[R1] * Kuang, D., Nielsen, B. and Nielsen, J.P. (2008) Identification of the age-period-cohort model and the extended chain ladder model. Biometrika 95, 979-986.


[R2] * Kuang, D., Nielsen, B. and Nielsen, J.P. (2008) Forecasting with the age-period-cohort model and the extended chain-ladder model. Biometrika 95, 987-991.


[R3] Kuang, D., Nielsen B. and Nielsen, J.P. (2011) Forecasting in an extended chain-ladder- type model. Journal of Risk and Insurance 78, 345-359.


[R4] [text removed for publication]

Research quality

Biometrika is a top-ranked peer-reviewed statistics journal.

Journal of Risk and Insurance is a top-ranked peer-reviewed actuarial journal, and a middle-ranked economics journal.

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*Denotes publication returned as part of REF2014.

Research Funding

Marie Curie Action FP7-302600. Title: "Stochastic reserving based upon mathematical statistics". 278807€. Sep 2012-Sep 2014. Held at Cass Business School. The grant allows MD Martínez Miranda to relocate from Spain to the UK. Bent Nielsen is one of the designated supervisors.

Details of the impact

Background RSA is one of the world's leading multinational insurance groups, focusing on general insurance. It employs 23,000 people and serves 17 million customers in over 140 countries. RSA has annual premiums of £9 billion and a £4.5 billion market capitalization, and they hold reserves of £15 billion, The European Commission established the Solvency II project in the early 2000s, to review and reform the rules governing direct life and non-life insurance undertakings and reinsurance undertakings operating in the European Union (EU). The Solvency II Directive,adopted by the EU in the European Council in 2009, significantly change how the capital requirement of general insurers is set and assessed. To ensure compliance with the new regulations, RSA set up a research programme into reserving which has fed through to impact on RSA policies and practise. To facilitate the research and its impact, Jens Nielsen, then research director at RSA, set up a "knowledge loop" in 2004, which continues today, whereby practical problems confronting RSA are fed through as research questions for academic research, the research is then tested on RSA data through an internship programme. The outcome of this process is then evaluated by RSA with a view to implementation or to stimulate further research. Dr Bent Nielsen was contacted initially by Jens Nielsen, in 2004, to lead the research into problems of calendar effects in the chain ladder model. Bent Nielsen then became associated with RSA as an academic consultant from 2004 to 2012. As part of this "knowledge loop" with RSA, Bent Nielsen also organised a number of workshops in Oxford between 2006 and 2008 as a part of RSAs corporate development programme. These discussed the emerging research with participation from academics and about 20 actuaries from RSA helping to continue this co-productive research dialogue.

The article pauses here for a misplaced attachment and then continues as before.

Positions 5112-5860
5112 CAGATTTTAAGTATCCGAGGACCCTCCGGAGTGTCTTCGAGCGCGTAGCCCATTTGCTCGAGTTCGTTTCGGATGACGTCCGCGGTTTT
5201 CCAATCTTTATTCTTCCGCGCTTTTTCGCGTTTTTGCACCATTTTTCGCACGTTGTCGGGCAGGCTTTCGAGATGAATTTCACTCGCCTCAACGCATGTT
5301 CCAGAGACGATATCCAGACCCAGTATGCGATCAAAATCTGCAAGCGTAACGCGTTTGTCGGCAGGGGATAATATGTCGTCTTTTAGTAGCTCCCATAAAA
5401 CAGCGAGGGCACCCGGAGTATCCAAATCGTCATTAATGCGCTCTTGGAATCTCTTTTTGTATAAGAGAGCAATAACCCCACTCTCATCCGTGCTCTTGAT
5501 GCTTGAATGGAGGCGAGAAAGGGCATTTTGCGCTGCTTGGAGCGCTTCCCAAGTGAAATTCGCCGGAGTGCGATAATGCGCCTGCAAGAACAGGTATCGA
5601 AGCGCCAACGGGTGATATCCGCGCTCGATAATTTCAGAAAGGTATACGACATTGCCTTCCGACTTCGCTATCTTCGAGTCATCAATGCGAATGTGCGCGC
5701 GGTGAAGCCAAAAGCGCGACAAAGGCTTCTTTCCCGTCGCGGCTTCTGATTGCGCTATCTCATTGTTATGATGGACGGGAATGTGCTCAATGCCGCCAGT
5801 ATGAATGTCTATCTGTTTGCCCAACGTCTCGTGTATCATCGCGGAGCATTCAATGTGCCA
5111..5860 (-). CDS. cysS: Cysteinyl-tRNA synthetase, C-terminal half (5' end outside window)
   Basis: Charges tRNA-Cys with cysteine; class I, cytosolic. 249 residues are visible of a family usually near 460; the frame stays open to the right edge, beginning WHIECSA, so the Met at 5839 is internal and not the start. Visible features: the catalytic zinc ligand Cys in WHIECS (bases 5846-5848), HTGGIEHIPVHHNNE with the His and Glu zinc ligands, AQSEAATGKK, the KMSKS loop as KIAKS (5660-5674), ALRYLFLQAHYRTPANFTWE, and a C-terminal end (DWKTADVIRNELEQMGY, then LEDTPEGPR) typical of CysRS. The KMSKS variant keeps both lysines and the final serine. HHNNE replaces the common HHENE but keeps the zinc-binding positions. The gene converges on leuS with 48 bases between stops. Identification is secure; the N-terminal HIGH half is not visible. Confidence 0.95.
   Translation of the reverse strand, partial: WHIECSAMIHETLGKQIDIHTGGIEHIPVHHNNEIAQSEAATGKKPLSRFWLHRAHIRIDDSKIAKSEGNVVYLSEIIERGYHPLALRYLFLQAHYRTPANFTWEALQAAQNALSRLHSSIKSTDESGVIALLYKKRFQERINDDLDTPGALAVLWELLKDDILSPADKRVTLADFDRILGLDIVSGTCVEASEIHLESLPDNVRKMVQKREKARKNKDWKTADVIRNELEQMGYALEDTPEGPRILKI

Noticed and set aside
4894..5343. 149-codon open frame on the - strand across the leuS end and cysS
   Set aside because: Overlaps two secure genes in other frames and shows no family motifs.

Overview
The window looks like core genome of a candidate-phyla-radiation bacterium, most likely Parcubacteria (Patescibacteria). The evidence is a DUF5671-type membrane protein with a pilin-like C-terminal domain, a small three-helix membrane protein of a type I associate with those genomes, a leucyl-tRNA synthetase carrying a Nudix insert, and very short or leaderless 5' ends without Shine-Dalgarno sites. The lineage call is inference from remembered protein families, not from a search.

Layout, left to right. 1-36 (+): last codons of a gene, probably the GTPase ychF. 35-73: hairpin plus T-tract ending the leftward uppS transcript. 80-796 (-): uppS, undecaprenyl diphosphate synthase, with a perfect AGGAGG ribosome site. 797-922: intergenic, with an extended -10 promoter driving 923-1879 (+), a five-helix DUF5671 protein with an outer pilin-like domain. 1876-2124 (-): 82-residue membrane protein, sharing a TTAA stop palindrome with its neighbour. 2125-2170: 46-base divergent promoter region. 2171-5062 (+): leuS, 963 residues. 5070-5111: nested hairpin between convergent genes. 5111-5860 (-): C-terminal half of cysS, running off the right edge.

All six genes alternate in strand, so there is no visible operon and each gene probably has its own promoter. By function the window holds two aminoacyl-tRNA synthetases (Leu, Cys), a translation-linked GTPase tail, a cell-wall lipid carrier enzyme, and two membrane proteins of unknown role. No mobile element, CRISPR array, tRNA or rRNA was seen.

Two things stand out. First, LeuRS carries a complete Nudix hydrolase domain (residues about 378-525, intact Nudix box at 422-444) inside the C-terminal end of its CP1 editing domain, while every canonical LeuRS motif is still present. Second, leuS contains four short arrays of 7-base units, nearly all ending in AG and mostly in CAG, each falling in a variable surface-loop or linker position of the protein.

Internship programme

An annual internship programme has been running since 2004 for 2-3 Oxford undergraduate mathematics students. It involves a period spent absorbing recently researched methods and associated computer programs, followed by a period of testing the methods on RSA data. In the initial period the students are supervised by academics. Subsequently they are supervised by RSA actuaries. The students then write their findings up in a confidential internal research report and make an oral presentation to RSA management. The topic of the internship has changed from year to year. In 2009 the main topic was calendar effects with Dr Bent Nielsen leading the initial academic supervision and guidance.

Impact 1: Research on calendar effects

To date the research by Dr Bent Nielsen and others has impacted on the operations of RSA in two main ways. First, the research into calendar effects [R1, R2] influenced RSA. [text removed for publication]

Impact 2: Research on forecasting in the presence of structural breaks

Second, the research on forecasting in the presence of structural breaks was important in determining the company's response to the global financial crisis. In 2009, the possible effects of the financial crisis on their reserves was a key issue for RSA and the research on forecasting in the presence of structural breaks [R3] was the focus of the 2009 internship. Bent Nielsen presented the theory and related computer routines in R to the interns, and to the then Head of UK Reserving at RSA. The interns then tested the methods on a number of internal RSA data sets. [text removed for publication]

Impact 3: [text removed for publication]

Sources to corroborate the impact

[C1] Copeland, J., Howell, T. and Ramsay, R. (2009) Applying the extended chain-ladder model. (RSA internal research report — strictly confidential.) [text removed for publication]

[C2] [text removed for publication]